Vaclav Klaus, the President of the Czech Republic, is a hero. Sound on Europe, sound on climate. I met him recently, at the Heartland Climate Conference in New York in March, where he gave the keynote speech. His book, “Blue Planet in Green Shackles” is a great read — and not only because he very kindly quotes my work in a footnote on page 34!
Now he is almost the last man standing between the EU and the full ratification of the Lisbon Treaty, aka the European Constitution. Both houses of the Czech parliament have ratified the wretched thing. Only Klaus now stands in its way. And he is courageously refusing to sign until other member-states, including Ireland, Germany and Poland have finally ratified. This takes real cojones. He is taking a lot of stick from europhile Czech parliamentarians, and may face a serious challenge.
But now he’s gone a stage further. With the support of some twenty or so Czech Senators, he’s bringing a case in the Czech Constitutional Court, challenging the Treaty. Win or lose, he stands to delay final ratification, and keep the Treaty in play — perhaps until a British General Election, after which we would expect Cameron to call the promised referendum.
Our friends in UKIP have a rather damaging theory about our position on Lisbon. They argue that Cameron’s promise of a referendum if the Treaty is not fully ratified was a calculated gamble, based on the assumption that it would be fully ratified, and the promise was therefore no more than a cheap gesture to the sceptics. Our position that if the Treaty is ratified “we will not let matters rest” is seen as a bit of a cop-out. Would an incoming Tory government (they ask) really want to spend its first year in a titanic row with Brussels?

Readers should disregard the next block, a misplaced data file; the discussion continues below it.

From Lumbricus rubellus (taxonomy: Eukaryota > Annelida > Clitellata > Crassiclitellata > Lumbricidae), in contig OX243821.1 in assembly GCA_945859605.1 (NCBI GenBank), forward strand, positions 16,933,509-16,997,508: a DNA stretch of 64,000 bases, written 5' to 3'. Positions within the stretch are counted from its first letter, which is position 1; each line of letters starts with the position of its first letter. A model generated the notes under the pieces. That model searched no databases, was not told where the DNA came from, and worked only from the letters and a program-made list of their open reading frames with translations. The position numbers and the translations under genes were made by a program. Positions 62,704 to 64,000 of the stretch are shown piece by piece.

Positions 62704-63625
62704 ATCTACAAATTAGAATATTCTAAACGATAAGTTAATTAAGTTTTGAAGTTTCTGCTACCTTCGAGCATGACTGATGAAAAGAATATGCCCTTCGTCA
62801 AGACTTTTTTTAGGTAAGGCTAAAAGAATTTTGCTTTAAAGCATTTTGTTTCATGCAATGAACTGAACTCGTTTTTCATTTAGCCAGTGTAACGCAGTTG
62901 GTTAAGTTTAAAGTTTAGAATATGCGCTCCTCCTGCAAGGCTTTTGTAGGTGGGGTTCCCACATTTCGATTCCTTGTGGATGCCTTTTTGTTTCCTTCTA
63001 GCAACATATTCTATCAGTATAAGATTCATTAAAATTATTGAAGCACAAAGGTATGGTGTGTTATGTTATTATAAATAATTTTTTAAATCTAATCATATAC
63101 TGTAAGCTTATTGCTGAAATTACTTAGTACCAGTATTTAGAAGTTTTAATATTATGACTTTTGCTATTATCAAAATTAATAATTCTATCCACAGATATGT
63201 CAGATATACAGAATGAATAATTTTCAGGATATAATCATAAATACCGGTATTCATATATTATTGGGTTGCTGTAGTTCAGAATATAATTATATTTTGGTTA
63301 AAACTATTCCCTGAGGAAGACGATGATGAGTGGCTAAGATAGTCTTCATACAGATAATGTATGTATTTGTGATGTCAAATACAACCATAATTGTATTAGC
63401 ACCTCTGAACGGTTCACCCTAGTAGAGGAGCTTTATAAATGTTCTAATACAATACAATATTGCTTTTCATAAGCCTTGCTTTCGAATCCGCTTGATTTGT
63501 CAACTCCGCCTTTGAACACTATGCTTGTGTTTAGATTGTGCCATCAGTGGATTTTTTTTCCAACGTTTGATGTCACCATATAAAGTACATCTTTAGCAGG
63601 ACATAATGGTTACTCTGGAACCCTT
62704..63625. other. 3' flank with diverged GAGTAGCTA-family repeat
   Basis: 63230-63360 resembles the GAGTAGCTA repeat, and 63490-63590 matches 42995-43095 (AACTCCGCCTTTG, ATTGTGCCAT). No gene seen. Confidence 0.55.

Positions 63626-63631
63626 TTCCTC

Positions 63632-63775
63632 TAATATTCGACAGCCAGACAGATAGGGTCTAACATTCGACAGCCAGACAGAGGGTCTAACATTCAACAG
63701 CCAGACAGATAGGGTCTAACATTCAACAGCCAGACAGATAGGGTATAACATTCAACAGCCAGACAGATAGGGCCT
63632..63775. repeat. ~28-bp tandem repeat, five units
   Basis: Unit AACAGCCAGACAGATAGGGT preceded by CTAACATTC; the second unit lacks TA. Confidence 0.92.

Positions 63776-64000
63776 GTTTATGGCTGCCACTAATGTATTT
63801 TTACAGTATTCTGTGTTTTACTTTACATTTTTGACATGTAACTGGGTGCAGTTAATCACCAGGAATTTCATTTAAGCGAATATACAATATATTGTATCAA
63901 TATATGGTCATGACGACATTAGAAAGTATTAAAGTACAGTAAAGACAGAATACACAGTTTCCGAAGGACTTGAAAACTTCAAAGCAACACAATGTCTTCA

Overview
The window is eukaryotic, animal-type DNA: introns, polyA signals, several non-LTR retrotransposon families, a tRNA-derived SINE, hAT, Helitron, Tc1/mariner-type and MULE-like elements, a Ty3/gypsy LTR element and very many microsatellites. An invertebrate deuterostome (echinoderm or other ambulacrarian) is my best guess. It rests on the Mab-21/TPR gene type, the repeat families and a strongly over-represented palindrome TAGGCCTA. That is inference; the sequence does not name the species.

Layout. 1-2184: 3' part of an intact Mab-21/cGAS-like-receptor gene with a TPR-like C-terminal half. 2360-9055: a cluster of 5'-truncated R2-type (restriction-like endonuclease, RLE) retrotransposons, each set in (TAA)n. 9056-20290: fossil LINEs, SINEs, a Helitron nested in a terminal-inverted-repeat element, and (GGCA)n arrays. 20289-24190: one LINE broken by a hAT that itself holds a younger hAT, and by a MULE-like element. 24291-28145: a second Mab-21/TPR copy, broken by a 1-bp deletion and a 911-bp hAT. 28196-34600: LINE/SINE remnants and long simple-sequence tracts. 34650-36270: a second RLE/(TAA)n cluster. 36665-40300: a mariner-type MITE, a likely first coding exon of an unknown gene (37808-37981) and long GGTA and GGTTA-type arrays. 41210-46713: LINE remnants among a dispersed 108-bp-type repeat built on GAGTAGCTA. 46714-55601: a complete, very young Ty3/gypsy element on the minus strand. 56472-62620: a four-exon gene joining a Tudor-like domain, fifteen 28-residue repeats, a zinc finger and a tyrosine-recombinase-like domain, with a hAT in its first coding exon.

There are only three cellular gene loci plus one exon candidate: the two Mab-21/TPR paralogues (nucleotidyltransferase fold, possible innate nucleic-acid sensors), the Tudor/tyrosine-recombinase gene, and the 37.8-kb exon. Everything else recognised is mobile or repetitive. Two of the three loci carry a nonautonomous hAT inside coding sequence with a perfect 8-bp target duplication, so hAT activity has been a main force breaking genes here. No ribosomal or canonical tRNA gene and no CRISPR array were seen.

I think it might. On the one hand, Cameron doesn’t want to “bang on” about Europe, sensing, perhaps rightly, that the British public, though they shared our view, were bored with it, and feared we had few policies on anything else. But that said, I believe that Cameron is a genuine sceptic, who wants to revolutionise Britain’s relationship with the EU. We may end up with something that we could loosely called “membership”, but which would look very unlike membership from the Brussels perspective. Perhaps even something like a free trade deal.
We have a Party Conference in October, only days after Ireland votes in its second referendum. Pray heaven they vote NO again. But if the pundits are right and Ireland votes Yes this time, there will be massive pressure on Cameron and the Party to explain just what “not letting it rest” means. I hope and expect we’ll be ready with a robust answer.
It would be so much easier for Cameron and the Party, though, if we were to form a government before full ratification, and get straight into a referendum. Klaus seems to be our last best hope. What a statesman. What a leader.